HM Treasury proposals that ads for some financial products should include warnings about potential risks could “over-complicate” products and put genuine customers off buying, according to marketers.
As part of the Government’s White Paper in response to the financial crisis, the Treasury has proposed a warning system for financial products to help customers understand the risks involved. The warnings would be similar to those on tobacco products or the traffic light system on food.
Steve Weller (pictured), marketing director of price comparison site uSwitch, says although any information which enhances understanding is a “good thing”, Government involvement tends to “over-complicate things”.
Pete Markey, marketing director of insurer More Than, says more information could lead to increased “jargon”, which could alienate potential customers when the priority should be about “explaining products in a clear way”.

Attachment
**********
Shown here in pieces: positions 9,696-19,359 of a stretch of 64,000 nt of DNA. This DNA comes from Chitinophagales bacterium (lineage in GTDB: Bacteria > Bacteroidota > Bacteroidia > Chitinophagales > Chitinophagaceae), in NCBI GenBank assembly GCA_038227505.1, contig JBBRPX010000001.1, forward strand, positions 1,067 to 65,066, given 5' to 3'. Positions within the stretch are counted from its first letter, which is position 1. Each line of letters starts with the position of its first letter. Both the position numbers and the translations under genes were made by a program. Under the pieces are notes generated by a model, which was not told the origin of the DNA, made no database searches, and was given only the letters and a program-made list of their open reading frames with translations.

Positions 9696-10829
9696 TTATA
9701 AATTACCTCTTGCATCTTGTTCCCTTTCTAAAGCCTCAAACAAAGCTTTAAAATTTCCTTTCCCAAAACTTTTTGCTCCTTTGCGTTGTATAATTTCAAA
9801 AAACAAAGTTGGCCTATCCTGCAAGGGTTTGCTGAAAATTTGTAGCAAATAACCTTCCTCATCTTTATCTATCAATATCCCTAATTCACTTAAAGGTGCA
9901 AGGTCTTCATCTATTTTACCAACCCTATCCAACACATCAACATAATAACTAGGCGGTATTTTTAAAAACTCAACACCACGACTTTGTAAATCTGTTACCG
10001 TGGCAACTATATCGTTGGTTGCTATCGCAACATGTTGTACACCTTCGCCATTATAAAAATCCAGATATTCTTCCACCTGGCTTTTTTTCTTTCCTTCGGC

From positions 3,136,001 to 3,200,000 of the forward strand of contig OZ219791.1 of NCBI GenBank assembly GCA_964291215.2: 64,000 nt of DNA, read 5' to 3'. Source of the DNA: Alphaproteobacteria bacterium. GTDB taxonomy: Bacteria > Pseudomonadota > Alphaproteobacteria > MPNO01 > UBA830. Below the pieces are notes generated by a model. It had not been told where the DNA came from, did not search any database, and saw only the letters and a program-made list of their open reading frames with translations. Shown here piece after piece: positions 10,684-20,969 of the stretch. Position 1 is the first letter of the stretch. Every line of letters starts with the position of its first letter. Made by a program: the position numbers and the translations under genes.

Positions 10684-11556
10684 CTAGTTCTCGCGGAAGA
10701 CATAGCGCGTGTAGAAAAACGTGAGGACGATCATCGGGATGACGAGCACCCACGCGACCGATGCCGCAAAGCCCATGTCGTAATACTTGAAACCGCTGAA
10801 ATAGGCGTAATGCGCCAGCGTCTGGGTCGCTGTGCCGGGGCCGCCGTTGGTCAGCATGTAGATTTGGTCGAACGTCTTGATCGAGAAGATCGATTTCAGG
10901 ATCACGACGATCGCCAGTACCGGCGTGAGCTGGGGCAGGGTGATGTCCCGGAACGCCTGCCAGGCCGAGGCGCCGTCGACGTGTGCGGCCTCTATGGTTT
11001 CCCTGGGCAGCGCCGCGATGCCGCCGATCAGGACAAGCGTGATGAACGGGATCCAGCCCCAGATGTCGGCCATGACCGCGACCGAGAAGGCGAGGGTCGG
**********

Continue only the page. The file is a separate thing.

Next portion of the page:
Greg Handrick, associate partner at marketing consultancy Prophet, says unlike the warnings on cigarette packets, the risks associated with financial products are harder to convey.
“Smoking kills is crystal clear, but I fear that these financial messages will be far more difficult to craft.”
The Financial Services Authority currently regulates and enforces the promotion of financial services and products to ensure they are “clear, fair and not misleading”. The watchdog has the power to fine the firms it regulates for failings.
The City watchdog has also launched the Moneymadeclear website to increase financial awareness so that consumers understand the risks involved with certain financial products. The site offers “impartial information and tools” and promises “No selling. No jargon. Just the facts.”